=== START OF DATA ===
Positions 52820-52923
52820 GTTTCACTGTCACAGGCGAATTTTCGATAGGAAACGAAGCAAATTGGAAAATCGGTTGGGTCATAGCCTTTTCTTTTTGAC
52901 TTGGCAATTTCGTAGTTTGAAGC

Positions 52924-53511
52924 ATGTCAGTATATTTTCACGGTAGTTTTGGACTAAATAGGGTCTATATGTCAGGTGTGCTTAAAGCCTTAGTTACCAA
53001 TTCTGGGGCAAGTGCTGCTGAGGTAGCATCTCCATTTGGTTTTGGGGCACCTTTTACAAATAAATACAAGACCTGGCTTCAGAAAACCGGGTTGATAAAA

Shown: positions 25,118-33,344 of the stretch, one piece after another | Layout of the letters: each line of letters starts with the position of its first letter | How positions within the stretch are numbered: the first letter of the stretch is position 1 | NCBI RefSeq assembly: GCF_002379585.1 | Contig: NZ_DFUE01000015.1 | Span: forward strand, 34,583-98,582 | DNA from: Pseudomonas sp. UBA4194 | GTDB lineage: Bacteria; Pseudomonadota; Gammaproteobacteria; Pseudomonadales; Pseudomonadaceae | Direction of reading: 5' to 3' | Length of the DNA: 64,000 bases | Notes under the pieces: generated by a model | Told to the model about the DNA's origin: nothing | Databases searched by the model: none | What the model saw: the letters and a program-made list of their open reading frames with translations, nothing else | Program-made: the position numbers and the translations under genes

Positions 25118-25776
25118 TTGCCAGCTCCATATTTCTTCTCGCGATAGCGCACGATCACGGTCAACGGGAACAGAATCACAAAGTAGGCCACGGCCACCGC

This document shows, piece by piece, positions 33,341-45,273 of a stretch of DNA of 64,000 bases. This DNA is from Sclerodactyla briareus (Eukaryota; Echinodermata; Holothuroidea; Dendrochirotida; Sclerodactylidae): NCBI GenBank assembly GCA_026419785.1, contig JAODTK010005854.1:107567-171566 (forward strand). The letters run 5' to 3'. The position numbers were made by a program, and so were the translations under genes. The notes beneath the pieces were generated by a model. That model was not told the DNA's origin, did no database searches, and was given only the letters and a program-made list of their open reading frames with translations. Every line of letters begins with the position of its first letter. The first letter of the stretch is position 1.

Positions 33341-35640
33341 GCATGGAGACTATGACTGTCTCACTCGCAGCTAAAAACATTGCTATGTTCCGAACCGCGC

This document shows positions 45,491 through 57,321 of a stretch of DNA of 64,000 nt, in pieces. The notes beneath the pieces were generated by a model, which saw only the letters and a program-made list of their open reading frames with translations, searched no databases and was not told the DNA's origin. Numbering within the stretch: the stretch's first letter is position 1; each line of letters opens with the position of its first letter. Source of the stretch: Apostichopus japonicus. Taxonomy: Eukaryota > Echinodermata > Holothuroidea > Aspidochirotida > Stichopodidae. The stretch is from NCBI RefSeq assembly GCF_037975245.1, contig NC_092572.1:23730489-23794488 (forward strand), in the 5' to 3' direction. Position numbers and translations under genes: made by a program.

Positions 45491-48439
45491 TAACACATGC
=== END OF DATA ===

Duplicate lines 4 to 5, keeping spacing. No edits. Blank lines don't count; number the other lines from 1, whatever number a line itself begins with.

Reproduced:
Positions 52924-53511
52924 ATGTCAGTATATTTTCACGGTAGTTTTGGACTAAATAGGGTCTATATGTCAGGTGTGCTTAAAGCCTTAGTTACCAA